Jardin d’Ecrivains (1)

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A visit to Aunt Alicia was always a fascinating bore. One leaned so much about what it is to be a woman, well a particular kind of woman anyway. Other girls had afternoon lessons in languages or music but to for this young lady on the verge of womanhood, her lessons were all about how to please a man for in fact she was in training for the family business, to be a courtesan.

Aunt Alicia’s elegant old butler Charles took her coat and hat at the door.

“What are we going to learn about today, Charles?”

“Something very special Mademoiselle. That is all I can say. ” He winked and led her to the parlor. Whenever Charles winked she could see how handsome he once was. That thought always lead her to wonder how he came to be Aunt Alicia’s butler. She imagined he was tragically in love with her and the only way he could be near her was to become her butler.

“Come in my dear.” Aunt Alicia’s imperial voice brought her crashing out of her daydream.

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The drapes were pulled shut against the harsh late afternoon light. The new electric lights were very low and pink giving the room dusty deep shadows in the corners and a theatrical glow where it was needed. In the center Aunt Alicia was arranged on the settee like a dramatic tableau at the opera. She slowly turned her head and smiled without creating one single offending line in her face.

“Good Afternoon Aunt Alicia.”

Aunt Alicia studied her pupil with the narrow eyed intensity. A kind of opera glass inspection one unusually reserves for the dissection of the competition in the boxes before the curtain goes up.  Her smile took on a startling rare warmth as the eyes relaxed.

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“Yes I think it is time.”

“Time for what Aunt Alicia?”  she dropped her head to study the carpet at her feet.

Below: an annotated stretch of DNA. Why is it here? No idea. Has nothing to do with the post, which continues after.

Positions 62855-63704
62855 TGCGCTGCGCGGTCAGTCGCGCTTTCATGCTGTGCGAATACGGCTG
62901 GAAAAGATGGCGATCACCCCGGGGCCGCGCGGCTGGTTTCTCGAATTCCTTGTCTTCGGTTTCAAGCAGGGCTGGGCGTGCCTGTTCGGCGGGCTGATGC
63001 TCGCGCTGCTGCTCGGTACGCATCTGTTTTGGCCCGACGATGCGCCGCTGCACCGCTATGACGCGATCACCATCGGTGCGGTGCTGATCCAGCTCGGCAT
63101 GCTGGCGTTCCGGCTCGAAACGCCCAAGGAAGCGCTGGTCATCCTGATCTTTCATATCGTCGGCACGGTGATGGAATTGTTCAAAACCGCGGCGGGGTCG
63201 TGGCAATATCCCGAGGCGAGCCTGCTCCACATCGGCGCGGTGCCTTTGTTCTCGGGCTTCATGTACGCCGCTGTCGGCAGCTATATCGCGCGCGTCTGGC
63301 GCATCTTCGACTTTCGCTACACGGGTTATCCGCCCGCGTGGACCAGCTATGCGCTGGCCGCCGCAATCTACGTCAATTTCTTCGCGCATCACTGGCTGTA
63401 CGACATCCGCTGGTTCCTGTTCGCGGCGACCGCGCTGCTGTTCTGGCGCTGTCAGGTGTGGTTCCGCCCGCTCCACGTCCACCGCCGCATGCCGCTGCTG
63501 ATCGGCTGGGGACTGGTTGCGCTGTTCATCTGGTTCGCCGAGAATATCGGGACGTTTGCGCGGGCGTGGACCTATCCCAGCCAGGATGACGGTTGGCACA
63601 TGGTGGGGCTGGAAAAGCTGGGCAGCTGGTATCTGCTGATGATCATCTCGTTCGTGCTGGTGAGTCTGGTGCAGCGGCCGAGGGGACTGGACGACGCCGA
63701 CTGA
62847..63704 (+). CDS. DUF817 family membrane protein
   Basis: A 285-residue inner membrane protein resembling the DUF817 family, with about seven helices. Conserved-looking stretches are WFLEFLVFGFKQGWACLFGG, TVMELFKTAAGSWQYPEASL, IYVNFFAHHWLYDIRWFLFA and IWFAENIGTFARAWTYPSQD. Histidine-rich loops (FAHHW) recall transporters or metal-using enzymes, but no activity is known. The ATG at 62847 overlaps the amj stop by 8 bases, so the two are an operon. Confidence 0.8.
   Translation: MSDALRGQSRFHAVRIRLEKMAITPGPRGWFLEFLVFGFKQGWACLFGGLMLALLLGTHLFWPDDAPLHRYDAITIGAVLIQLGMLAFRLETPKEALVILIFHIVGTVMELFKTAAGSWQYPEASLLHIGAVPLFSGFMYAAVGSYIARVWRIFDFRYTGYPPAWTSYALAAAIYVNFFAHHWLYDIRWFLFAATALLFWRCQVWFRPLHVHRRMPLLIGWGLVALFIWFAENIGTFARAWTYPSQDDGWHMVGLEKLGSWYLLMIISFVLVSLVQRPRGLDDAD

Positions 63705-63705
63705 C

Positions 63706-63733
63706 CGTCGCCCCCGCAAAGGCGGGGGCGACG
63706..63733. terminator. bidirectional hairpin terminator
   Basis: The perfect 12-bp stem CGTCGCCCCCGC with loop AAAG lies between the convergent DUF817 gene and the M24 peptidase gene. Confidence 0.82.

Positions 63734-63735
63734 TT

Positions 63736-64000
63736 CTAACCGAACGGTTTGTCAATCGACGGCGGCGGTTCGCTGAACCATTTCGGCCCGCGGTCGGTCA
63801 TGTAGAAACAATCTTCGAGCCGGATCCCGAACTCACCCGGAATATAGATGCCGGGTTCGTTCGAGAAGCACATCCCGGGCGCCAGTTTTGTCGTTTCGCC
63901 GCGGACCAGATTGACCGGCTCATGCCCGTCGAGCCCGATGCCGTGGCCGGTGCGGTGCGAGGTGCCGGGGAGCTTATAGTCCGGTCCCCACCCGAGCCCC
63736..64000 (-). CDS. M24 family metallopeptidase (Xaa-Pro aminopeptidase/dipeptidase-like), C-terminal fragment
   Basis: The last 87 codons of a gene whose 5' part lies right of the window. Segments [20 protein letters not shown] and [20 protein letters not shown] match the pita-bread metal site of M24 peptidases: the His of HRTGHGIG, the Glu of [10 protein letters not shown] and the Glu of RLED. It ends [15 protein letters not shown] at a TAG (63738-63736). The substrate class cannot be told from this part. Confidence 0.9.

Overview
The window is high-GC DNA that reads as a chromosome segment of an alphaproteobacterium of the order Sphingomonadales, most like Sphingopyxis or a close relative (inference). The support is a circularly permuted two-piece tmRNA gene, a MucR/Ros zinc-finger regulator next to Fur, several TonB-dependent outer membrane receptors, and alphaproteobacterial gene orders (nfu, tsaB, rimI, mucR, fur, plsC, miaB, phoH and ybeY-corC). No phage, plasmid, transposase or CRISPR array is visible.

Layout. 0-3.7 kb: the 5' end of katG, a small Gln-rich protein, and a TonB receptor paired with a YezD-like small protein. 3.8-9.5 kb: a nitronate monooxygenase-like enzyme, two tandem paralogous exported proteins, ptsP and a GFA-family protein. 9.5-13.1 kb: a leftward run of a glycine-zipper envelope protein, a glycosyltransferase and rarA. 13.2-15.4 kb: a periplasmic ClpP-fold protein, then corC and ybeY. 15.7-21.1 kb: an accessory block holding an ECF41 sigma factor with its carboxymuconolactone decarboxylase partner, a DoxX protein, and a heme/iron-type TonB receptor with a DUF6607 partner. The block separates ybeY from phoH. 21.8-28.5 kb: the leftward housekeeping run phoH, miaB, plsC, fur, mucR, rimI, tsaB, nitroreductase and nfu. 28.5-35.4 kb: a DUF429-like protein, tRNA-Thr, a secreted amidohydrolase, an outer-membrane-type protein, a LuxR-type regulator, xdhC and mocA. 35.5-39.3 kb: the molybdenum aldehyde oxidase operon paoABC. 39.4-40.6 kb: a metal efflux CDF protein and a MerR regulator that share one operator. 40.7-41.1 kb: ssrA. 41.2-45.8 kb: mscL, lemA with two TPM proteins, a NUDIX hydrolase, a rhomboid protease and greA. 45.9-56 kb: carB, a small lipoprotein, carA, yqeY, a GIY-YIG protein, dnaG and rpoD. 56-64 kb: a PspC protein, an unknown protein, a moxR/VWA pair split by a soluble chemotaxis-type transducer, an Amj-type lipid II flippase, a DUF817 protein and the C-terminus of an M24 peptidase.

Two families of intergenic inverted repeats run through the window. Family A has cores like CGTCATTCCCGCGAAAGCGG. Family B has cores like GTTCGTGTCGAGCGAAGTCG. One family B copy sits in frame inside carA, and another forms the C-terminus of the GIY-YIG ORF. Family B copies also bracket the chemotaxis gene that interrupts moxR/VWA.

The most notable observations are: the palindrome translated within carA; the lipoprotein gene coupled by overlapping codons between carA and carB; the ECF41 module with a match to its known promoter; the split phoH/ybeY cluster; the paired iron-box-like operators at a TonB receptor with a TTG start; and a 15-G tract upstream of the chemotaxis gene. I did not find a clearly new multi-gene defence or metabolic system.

My dear Gigi, in your lesions we have learned how to walk in a pleasing manner, how to talk in a pleasing manner, how to dress, how to choose a cigar for a man and how to eat challenging foods.”

Gigi looked up from under her lashes, “Ortolan.” She said sheepishly of her battle with the little bird on the plate.

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“Ah well yes, that will come with time Gigi.” She said and rose from her tableau and sailed majestically in a rustle of pink satin, boning and tulle to the French doors that lead to her little garden. With the push of one had she opened the doors to the sunlight of the outer world. “Come along my dear.”

Gigi met her at the threshold of nature and was stunned by the glorious aroma of the tuberose, and jasmine and orange blossoms.  She wanted to run barefoot through the fresh sweet spring grass in the garden and gather up as many flowers as she could. Aunt Alicia did not move or make any indication that she wanted to do anything of the kind.  Her only intent was to admire her garden from the safety of the dark parlor.

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“Last time you learned about jewels, the importance of a fine collection and what not to accept as a gift from a gentleman.”

“Yes and Madame Dunard and her dipped pearls. I remember.”

“Yes and more importantly Gigi that you must wait for the best.”  Gigi nodded and looked out into the garden.

Aunt Alicia pulled Gigi back into the parlor and lead to the foyer and the stairs that climbed up to her boudoir in rose and black marble grandeur.

“What do you imagine is the finishing touch to any woman in her preparation for the day, or a man for that matter?” She said as she opened the elaborately carved Art Nouveau doors to her inter sanctum.